Monday, January 13, 2014
It's Dungeness crab season in Northern California and the Pacific Northwest. So, it is time to eat crab.
My favorite way to eat crab is to dip freshly steamed and chilled crab in cider vinegar. I ate lots of crab this year like this, so I decided to make California rolls since they are a favorite; I find them comforting since they are the first type of sushi that I ate and I used to eat them often.
Recipe: "Classic California Roll", "Master Recipe for Sushi Rice", and "Sushi Vinegar Dressing" from "The Sushi Experience" by Hiroko Shimbo.
Rating: Great if fresh real crab is used.
Status: Made twice.
For my rolls, I picked out all the meat from freshly cooked Dungeness crab (and made stock from the crab shells to be used in something else later--I don't like to waste good flavor). For the size of rolls that I made, one small crab (about 1.5 lbs uncleaned) gave about 0.8 lbs of meat, which was enough for 4 rolls (8 pieces per roll) and 4 pieces of crab nigiri. I used just under 1.5 cups raw rice = 2 rice cup measures of raw rice = 4 cups of lightly packed cooked rice.
The first time I made these rolls, I used a half sheet of nori per roll as Hiroko Shimbo recommended, but I found it difficult to enclose all of the ingredients. So next I used 3/4 a sheet of nori (she mentions in the notes that this size makes a slightly bigger roll, but she prefers the half sheet since it makes small pieces that are easy to eat in one bite); the 3/4 sheet size worked out much better for me since I was able to easily close the roll.
I think these rolls are best when Sriacha mayonnaise is included in the roll. The sauce brings out the flavor of the crab, similar to how mayonnaise improves the taste of lobster in a lobster roll. Small amounts of Sriacha mayonnaise can be made by mixing equal amounts of Sriacha and Kewpie mayonnaise and optionally a few drops of sesame oil (taste and add more Sriacha or mayonnaise as necessary).
To make these rolls: Wrap the sushi rolling mat in plastic. Coat all but the top 1/2 inch of the nori with sushi rice, and then cover the rice with a coating* (such as toasted sesame seeds) to make it not stick. Flip the nori over to make an inside-out roll. After you flip the nori over, make sure that the uncoated edge of nori underneath is located at the edge closest to you (so you will begin rolling from edge which has no rice on either side and end with the edge coated in rice). The bottom edge of the nori should be lined up with the edge of the mat (this makes it easier to begin wrapping). Spread about 2 tsp of Sriacha mayonnaise in a line across the nori, about 1/4 of the way from the bottom. Lay the ingredients (crab, cucumber sticks, and avocado slices) on top of the sauce and then roll the sushi using the mat as a guide. Slice into 8 pieces, with a slightly damp knife (clean the knife with a damp cloth after each cut to help prevent sticking).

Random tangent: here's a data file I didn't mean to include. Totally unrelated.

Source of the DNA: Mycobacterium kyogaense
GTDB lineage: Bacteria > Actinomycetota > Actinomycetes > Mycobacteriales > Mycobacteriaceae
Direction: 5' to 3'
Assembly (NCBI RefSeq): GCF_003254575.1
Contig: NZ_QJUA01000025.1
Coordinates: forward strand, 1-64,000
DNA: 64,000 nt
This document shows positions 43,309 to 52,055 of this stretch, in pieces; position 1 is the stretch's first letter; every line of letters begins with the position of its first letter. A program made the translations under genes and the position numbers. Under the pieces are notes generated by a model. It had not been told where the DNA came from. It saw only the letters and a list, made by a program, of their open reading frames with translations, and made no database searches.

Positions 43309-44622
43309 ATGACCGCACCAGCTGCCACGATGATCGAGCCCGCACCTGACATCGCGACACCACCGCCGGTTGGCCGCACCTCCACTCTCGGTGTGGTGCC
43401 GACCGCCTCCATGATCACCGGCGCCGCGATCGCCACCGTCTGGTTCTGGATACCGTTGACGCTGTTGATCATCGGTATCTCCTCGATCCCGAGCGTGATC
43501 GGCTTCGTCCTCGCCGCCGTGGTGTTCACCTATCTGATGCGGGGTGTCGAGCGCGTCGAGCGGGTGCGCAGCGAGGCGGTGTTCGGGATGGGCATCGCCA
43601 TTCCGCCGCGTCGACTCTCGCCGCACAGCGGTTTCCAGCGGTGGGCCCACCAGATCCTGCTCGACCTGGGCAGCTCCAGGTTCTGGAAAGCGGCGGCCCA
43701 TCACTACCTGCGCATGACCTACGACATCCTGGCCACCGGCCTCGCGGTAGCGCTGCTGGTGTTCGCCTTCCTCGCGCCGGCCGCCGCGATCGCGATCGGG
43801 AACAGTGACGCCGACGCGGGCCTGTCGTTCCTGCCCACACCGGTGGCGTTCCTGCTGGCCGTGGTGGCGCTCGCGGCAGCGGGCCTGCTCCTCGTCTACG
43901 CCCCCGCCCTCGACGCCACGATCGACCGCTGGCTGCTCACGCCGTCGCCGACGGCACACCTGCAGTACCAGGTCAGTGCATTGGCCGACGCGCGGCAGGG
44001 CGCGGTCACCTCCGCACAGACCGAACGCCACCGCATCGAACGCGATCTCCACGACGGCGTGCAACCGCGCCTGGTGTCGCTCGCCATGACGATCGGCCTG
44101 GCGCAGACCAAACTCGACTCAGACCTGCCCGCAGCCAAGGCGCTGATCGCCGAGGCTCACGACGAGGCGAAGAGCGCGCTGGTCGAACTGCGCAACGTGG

It takes experience to make a tightly rolled and evenly cut pieces (mine are still slightly uneven, but one day I'll get there), but the pieces are still fun to make and wonderful to eat.
The recipe is available here or in the cookbook "The Sushi Experience" by Hiroko Shimbo.
* In the picture above, each roll is coated in half toasted black sesame and half aonori (seaweed powder). I like the colors! Toasted unhulled brown sesame seeds or flying fish roe is the most traditional coating, but you can also use ito-katsuo (julienned bonito fish flakes).